In May 2013, a group of 14 women from the world of fmcg flew to Kenya to dig a pond that women from the village of Bumala could turn into a fish farm. The group spent four days shovelling mud and ended up with a hole in the ground the size of an Olympic swimming pool.

Two years later, many of the same group took off on another mission, this time bound for Babati, in Tanzania, to build 90 beehives so villagers could get into the beekeeping business. Armed with hammers, nails and paint, they completed the job in 72 hours.

Both projects were organised by Farm Africa, which works with African farmers to create business opportunities in the belief they are key to long-term rural prosperity in Africa. So what’s happened since? Is the fish pond teeming with tilapia? And is the beehive business buzzing?

Fish farming is not as simple as it sounds. Bats are fond of swooping down to carry off a tasty tilapia for a nighttime snack. And the River Nzoia frequently floods, which in turn floods the fish ponds, which means fish get swept away. Meanwhile the soil around Bumala is loose and sandy, which makes the pond dykes weak and prone to collapse.

So the fact the Afula group is now managing a total of seven fully stocked fishponds after reinvesting profits from the original is testament to the Farm Africa concept, and the hard work and business savvy of the villagers themselves.

And they aren’t just addressing the challenges nature throws up by increasing volumes. The group is also reinvesting profits to create raised fish ponds, which mitigate the risk of flooding or collapse. They are also much smaller and closer to their homes and each of the 15 members of the group manages at least one raised pond - so you could say the Afula group now has 22 fish farms. The group has also joined the local fish farmers’ cooperative, enabling it to sell in bulk via the Nangina fish auction centre and receive higher prices than if they sold them on an individual basis.

“Farm Africa is my mother and father. They have showed me how to put food on my table through fish farming”

“Farm Africa is my mother and father,” says Afula group chairwoman Helen Naliaka. “They have showed me how to put food on the table through fish farming. Initially my land used to grow wild shrubs since I could not grow anything in the marsh, but now I have fish and can pay for my grandson’s school fees.”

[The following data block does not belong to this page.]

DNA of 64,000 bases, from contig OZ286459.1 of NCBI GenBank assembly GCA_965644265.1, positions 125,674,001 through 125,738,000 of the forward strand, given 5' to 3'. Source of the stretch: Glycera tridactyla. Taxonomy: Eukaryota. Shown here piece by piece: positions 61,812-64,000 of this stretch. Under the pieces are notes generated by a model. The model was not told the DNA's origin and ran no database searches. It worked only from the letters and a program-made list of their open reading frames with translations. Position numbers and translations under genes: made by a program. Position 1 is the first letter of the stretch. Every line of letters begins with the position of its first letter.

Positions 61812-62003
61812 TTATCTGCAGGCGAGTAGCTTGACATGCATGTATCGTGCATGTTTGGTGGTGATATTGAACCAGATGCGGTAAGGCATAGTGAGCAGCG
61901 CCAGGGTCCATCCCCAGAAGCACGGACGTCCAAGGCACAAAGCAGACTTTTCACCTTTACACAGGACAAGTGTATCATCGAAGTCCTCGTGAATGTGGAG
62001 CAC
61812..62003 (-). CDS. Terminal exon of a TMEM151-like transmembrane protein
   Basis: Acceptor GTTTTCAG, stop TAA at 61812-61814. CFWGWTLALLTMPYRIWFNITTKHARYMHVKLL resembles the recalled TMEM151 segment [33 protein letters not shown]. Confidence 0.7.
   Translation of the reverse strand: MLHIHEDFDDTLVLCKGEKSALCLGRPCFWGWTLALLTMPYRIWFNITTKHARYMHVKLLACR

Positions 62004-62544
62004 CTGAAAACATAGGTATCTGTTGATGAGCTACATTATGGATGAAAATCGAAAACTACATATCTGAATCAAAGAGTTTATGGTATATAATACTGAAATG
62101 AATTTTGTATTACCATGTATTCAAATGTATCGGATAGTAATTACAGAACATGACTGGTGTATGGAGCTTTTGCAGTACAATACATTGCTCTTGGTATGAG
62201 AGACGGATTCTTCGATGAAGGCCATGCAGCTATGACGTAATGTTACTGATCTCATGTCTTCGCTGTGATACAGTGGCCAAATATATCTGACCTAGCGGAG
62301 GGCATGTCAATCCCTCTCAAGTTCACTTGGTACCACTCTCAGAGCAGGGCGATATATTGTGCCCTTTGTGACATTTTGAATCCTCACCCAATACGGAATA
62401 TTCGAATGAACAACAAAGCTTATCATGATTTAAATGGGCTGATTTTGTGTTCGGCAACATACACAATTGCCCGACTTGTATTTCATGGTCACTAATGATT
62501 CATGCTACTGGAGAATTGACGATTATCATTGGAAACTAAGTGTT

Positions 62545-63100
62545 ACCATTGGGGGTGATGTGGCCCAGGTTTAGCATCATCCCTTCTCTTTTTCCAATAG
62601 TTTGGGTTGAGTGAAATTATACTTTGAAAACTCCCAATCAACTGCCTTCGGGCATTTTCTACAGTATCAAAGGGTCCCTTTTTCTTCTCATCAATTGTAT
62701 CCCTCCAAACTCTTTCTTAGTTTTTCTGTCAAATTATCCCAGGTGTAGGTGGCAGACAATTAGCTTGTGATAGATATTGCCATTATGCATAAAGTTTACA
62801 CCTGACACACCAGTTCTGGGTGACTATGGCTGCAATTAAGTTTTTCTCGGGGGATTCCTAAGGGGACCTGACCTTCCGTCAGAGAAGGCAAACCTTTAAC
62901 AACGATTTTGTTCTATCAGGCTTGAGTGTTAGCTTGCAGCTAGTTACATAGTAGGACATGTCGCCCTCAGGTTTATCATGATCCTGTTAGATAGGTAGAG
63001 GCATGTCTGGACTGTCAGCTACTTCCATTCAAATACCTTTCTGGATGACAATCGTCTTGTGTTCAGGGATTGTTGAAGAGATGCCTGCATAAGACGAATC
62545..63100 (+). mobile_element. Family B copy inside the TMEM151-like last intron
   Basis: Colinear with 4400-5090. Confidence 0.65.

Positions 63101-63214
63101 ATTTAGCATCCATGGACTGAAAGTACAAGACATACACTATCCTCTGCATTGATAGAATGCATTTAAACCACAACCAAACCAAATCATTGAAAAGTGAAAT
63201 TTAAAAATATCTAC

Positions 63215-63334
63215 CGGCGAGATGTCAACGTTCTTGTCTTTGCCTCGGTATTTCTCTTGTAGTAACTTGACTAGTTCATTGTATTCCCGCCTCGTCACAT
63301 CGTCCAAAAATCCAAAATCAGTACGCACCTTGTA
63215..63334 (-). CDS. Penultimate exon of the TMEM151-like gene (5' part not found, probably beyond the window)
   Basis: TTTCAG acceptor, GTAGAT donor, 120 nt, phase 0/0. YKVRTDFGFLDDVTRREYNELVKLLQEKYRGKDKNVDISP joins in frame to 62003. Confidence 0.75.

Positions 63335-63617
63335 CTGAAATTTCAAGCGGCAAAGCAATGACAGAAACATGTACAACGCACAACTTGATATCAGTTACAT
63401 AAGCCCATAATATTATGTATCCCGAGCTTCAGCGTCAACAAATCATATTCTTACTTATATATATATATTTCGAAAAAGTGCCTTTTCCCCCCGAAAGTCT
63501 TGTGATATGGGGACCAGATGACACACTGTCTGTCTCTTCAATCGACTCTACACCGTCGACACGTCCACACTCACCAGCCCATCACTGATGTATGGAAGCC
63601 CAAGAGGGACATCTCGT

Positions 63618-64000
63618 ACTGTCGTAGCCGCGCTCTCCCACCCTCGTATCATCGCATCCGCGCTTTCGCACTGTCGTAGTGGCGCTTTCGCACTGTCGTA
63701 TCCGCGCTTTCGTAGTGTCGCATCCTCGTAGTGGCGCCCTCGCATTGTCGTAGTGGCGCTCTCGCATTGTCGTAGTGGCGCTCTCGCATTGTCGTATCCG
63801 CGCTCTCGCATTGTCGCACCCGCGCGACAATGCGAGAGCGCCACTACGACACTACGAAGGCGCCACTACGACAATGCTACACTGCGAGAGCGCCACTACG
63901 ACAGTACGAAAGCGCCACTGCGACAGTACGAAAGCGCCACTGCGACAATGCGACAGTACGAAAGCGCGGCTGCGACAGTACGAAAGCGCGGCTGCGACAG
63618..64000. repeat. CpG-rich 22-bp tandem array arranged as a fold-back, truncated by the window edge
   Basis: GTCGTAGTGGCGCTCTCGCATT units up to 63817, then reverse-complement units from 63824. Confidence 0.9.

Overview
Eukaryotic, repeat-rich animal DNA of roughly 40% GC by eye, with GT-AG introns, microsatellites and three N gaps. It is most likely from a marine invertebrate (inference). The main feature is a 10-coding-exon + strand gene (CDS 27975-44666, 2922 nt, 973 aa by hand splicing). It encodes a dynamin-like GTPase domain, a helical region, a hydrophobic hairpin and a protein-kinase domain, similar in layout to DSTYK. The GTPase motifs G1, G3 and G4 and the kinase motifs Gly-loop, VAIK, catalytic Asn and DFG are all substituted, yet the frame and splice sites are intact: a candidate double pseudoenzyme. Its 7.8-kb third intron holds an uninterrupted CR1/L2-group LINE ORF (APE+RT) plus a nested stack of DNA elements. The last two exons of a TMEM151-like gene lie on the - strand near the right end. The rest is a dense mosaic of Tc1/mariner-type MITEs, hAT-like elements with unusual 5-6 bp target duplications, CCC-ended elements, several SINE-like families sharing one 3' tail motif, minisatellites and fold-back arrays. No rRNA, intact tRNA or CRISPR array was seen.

The group has carried out three fish harvests in the three years since the first pond broke ground. On average, they harvest 109kg of fish from each pond, which are sold for KES32,700 (around £240), which is enough for the farmers to turn a profit (which pays for food, school fees and village savings) but also reinvest in new fingerlings, fish feed and maintain the ponds.

The group has also been involved in Farm Africa’s new Kenya Market-led Aquaculture (KMAP) programme, which aims to help fish farmers further increase production and gain access to high-value markets. Nafula Omallo, who has seven fishponds, was selected to join the first phase, and two other women from the group, Faith and Helen Naliaka, will join the second phase of selection.

As for what’s next, each member is eyeing up purchasing a pelleting machine to make fish feeds as the entire group currently shares one. They also want some cooling machines and deep freezers to preserve harvested fish and sell them to national markets. And it’s investigating farming fish in cages 20 miles away in Lake Victoria.

Beehives

Five hundred miles away, across the border from Kenya to Tanzania, the number of beehives built by the British women in Babati alongside the Erri community has grown from the original 90 to 165.

Some 25 beekeepers operate in the village including 10 women, who were previously prohibited by tradition and customs from climbing trees to access traditional beehives suspended from tree branches.

“As a woman, now I can contribute to the family’s income and reduce dependence on my husband for fulfilling family needs,” says group member Joyce Lali.

farm africa bees

Business is brisk. The group produced 1,650kg of honey last year, of which 1,100kg was sold and 550kg was consumed as food and medicine.

The honey was sold for 10,000 TZS/kg (£3.40) making a total of TZS11m (£3,745), of which 1,875,000 TZS (£640) was reinvested in the construction of the 75 new beehives. As a result, earnings are expected to rise in year two.

The group also plans to diversify, so profits have been used to buy materials and equipment that can produce lotions, candles and medicines.

Remaining profits have been used to pay school fees, buy food, and pay hospital bills. And the plan is to keep expanding the number of hives so every member has at least 10 beehives. That would take the number to 250 and allow the village to establish a honey processing industry.

The group plans to further increase the number of beehives so that every group member has at least 10 beehives and the village can establish a honey processing industry.

It’s admirable, says Farm Africa CEO Nicolas Mounard. “Beekeeping in the Nou Forest in Tanzania and fish farming in Kenya are two great success stories,” he says. “And they are examples of how food businesses have the power to lift smallholder farmers out of poverty, while conserving the environment for generations to come.”